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NIH study of COVID-19 vaccine boosters suggests Moderna or Pfizer works best


There's a new study from the National Institutes of Health that suggests those who got the Johnson & Johnson shot could mix things up when getting a booster. Joining us now to explain it all is NPR health correspondent Rob Stein. Rob, a lot of people thinking about getting boosters probably assume they'd get the same vaccine as the original dose. I'm right there along with them. What did the study find?

ROB STEIN, BYLINE: Yes - well, the bottom line is if you got either the Moderna or Pfizer vaccine, it looks like getting either of those vaccines for your booster will pump up your immune system about equally. So it doesn't really matter if you got Moderna or Pfizer for your first shots. Go with either of those for your booster. But it seems like a different story if you're one of the 15 million people in this country who got the Johnson & Johnson vaccine to start. It looks like it could be much better to get either the Moderna or Pfizer vaccine for your booster, not just another J&J shot.

I talked about this with Dr. Monica Gandhi at the University of California San Francisco.

MONICA GANDHI: Getting a Moderna or Pfizer first, really doesn't matter what mRNA vaccine you get next. But if you have had a Johnson & Johnson, this really shows us that the best vaccine to get next is an mRNA vaccine, either Moderna or Pfizer.

STEIN: This comes from this eagerly awaited study from the NIH. Researchers gave 458 volunteers getting boosters every possible combination of vaccines and found that crucial antibodies, known as neutralizing antibodies, shot up 10 to 20 times higher if Johnson & Johnson people got a Moderna or Pfizer booster instead of another J&J shot.

MARTÍNEZ: Wow. Sounds pretty significant. Why would that be?

STEIN: Well, this study wasn't designed to specifically answer that question. But there's a couple of things going on here. First of all, you know, the one-shot J&J vaccine has never generated as strong protection as the other vaccines. And another possibility is that an entirely different kind of vaccine may just rev up the immune system a lot more than just giving another one of the same kinds of vaccine.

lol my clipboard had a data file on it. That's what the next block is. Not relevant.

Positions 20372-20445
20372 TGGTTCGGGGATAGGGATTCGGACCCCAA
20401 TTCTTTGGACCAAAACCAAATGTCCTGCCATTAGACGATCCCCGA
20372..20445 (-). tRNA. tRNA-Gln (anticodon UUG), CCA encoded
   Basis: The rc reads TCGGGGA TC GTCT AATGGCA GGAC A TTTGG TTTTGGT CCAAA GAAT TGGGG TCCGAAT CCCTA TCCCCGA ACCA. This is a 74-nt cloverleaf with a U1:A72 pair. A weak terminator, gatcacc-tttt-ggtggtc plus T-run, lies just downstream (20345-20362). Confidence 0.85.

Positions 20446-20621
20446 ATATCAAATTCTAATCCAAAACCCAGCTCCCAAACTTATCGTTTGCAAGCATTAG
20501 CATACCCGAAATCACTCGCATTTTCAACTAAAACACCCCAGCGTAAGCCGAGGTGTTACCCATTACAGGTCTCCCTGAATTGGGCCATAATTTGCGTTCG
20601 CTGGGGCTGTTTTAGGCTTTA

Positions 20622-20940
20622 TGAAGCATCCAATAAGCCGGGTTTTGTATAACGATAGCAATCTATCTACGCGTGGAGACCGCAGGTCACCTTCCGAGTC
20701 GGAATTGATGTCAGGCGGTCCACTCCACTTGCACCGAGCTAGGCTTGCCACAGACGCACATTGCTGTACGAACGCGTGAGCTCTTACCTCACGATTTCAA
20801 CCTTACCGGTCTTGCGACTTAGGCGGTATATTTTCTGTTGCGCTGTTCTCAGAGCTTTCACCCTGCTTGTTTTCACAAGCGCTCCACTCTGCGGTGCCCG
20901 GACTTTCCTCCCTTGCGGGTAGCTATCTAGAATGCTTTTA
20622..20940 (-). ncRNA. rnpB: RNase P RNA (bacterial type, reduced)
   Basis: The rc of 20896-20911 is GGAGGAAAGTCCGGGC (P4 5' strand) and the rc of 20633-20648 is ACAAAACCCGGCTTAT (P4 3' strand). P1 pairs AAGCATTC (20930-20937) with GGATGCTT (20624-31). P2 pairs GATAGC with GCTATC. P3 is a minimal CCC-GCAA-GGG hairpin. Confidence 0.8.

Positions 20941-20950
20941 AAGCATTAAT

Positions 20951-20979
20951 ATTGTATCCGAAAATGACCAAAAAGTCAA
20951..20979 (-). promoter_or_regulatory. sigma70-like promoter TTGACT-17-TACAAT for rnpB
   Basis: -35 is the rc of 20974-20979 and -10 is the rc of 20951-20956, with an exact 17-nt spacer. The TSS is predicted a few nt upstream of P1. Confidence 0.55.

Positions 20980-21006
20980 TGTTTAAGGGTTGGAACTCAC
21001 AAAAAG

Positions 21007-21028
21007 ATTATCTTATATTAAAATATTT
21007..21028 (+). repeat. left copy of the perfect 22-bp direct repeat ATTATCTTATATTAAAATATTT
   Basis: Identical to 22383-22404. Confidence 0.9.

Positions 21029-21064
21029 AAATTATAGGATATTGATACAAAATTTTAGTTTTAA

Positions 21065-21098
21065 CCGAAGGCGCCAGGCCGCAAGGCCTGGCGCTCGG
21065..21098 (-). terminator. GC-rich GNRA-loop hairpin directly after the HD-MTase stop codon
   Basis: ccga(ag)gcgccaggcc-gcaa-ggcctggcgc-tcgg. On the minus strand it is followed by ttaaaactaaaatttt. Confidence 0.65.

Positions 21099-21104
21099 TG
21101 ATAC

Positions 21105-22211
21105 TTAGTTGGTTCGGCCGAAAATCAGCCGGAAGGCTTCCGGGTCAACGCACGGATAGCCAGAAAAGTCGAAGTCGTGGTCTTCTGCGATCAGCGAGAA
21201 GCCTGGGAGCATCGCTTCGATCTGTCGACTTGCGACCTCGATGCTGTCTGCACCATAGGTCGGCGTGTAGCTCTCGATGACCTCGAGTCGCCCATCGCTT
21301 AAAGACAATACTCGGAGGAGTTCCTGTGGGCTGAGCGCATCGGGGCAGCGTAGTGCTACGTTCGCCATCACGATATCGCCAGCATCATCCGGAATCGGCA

Here's Monica Gandhi again.

GANDHI: And you raise a more diverse and active immune response by getting this mixture of vaccine.

STEIN: Now, I should point out that some of the researchers involved in the study are stressing that it wasn't designed to compare different boosters. And while doctors think higher antibody levels probably translate into less illness, this study didn't actually show that. Also, other parts of the immune system stimulated by the J&J vaccine may also be important. So they say the bottom line is the results provide evidence all three vaccines could be helpful boosters. And for its part, Johnson & Johnson is standing by its vaccine as a booster and is asking the FDA to authorize that.

MARTÍNEZ: And this comes just as the FDA is starting a two-day hearing to consider the request to...

STEIN: Right.

MARTÍNEZ: ...Authorize boosters with the Moderna and J&J vaccines. How does that figure into what's going on?

STEIN: Well, it certainly could complicate things. You know, the FDA's already given the go-ahead to Pfizer boosters for millions of people. And Moderna and J&J are arguing that their booster should get authorized for similar reasons. More breakthrough infections are occurring in the face of the delta variant. And they say boosters of their shots will help make sure more vaccinated people don't get really sick or die. But there's a lot of skepticism about whether people in this country really need extra shots when the vaccines are still working really well. And, you know, most of the world hasn't gotten vaccinated at all. So it's unclear how the FDA will square these new results, especially with J&J's request. And so it could be another pretty intense debate.

MARTÍNEZ: And the next big question is vaccines for the kiddos. So when we're going to get news about that?

STEIN: Yeah, yeah. That's right. That's the big question on the minds of millions of parents. When can young kids - you know, those ages 5 to 11 - get vaccinated? The same FDA advisers will take up that question on October 26, and the CDC will then weigh in on that on the first week of November. So if both of them sign off on Pfizer's request to authorize the first vaccine for young kids, those shots could finally start coming, you know, maybe before Thanksgiving.

MARTÍNEZ: All right. That's NPR health correspondent, Rob Stein. Rob, thanks.

STEIN: You're welcome. Transcript provided by NPR, Copyright NPR.

A Martínez
A Martínez is one of the hosts of Morning Edition and Up First. He came to NPR in 2021 and is based out of NPR West.
Rob Stein is a correspondent and senior editor on NPR's science desk.